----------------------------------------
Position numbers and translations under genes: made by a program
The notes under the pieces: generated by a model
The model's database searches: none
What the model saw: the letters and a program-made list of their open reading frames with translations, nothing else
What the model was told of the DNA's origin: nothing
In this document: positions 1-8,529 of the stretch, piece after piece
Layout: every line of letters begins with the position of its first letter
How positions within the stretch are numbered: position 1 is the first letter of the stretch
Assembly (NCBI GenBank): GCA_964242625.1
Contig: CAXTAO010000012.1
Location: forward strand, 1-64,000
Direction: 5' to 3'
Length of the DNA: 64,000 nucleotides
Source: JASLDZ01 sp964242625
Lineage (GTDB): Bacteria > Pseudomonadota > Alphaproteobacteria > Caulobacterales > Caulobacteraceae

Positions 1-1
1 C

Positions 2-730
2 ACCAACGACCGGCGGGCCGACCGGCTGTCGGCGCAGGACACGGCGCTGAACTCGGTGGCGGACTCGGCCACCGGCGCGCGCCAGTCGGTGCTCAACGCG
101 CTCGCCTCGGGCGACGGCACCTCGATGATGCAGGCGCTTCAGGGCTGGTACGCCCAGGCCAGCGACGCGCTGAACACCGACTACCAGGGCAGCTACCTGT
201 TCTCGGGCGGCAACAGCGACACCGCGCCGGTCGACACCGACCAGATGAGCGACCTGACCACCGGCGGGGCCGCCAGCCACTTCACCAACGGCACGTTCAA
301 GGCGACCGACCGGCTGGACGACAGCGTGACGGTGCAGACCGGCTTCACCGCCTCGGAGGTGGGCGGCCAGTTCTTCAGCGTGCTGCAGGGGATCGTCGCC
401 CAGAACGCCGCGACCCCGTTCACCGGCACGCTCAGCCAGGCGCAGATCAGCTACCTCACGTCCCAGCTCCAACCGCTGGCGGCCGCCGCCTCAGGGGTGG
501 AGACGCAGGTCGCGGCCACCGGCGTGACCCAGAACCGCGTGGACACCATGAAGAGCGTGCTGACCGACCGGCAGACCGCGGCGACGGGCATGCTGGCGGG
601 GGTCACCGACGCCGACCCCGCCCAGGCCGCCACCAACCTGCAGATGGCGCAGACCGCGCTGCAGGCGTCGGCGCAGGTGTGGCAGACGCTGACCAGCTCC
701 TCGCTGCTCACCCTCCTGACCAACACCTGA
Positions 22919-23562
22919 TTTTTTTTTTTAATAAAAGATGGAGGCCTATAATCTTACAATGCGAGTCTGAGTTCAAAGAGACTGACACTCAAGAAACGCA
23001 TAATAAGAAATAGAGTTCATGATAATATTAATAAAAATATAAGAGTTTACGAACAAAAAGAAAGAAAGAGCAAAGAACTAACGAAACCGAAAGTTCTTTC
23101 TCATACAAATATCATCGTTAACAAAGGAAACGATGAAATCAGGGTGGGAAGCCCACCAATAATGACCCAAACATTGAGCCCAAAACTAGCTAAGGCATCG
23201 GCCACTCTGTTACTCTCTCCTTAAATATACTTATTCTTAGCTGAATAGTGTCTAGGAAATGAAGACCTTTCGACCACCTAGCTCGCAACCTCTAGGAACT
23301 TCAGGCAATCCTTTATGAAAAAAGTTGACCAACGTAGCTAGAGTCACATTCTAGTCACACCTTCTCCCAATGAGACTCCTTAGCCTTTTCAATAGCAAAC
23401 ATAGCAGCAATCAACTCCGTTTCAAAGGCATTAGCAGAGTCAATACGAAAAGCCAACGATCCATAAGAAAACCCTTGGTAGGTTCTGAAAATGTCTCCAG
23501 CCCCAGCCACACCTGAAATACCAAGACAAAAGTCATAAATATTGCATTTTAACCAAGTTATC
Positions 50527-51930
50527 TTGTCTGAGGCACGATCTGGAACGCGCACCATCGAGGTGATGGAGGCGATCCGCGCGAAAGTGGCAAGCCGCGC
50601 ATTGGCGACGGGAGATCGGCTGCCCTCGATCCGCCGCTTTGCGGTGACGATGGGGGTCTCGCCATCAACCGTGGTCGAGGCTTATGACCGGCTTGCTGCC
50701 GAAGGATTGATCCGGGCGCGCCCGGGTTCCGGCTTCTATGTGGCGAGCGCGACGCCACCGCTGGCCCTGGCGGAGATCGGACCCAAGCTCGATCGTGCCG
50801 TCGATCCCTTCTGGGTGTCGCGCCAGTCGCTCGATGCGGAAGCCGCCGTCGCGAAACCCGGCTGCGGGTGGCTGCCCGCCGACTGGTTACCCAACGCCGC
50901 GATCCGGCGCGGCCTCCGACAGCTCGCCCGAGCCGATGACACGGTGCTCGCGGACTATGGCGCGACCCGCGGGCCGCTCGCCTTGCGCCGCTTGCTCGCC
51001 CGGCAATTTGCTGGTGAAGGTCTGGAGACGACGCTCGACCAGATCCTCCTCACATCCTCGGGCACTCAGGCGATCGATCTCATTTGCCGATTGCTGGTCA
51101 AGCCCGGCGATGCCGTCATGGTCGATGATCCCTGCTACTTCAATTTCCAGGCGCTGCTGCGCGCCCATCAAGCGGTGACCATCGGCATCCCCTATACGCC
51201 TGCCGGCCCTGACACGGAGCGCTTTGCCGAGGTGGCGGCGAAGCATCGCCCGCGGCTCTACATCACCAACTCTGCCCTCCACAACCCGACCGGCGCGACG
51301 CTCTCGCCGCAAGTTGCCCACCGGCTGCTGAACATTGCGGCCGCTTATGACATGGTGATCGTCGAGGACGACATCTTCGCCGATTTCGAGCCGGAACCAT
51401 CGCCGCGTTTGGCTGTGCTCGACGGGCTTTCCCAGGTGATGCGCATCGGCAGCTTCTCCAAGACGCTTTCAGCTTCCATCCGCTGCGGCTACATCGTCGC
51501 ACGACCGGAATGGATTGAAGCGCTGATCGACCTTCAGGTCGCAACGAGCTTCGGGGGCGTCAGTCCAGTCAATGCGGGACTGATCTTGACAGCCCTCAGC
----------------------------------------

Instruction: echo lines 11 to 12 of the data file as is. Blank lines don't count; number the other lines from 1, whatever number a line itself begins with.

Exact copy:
Location: forward strand, 1-64,000
Direction: 5' to 3'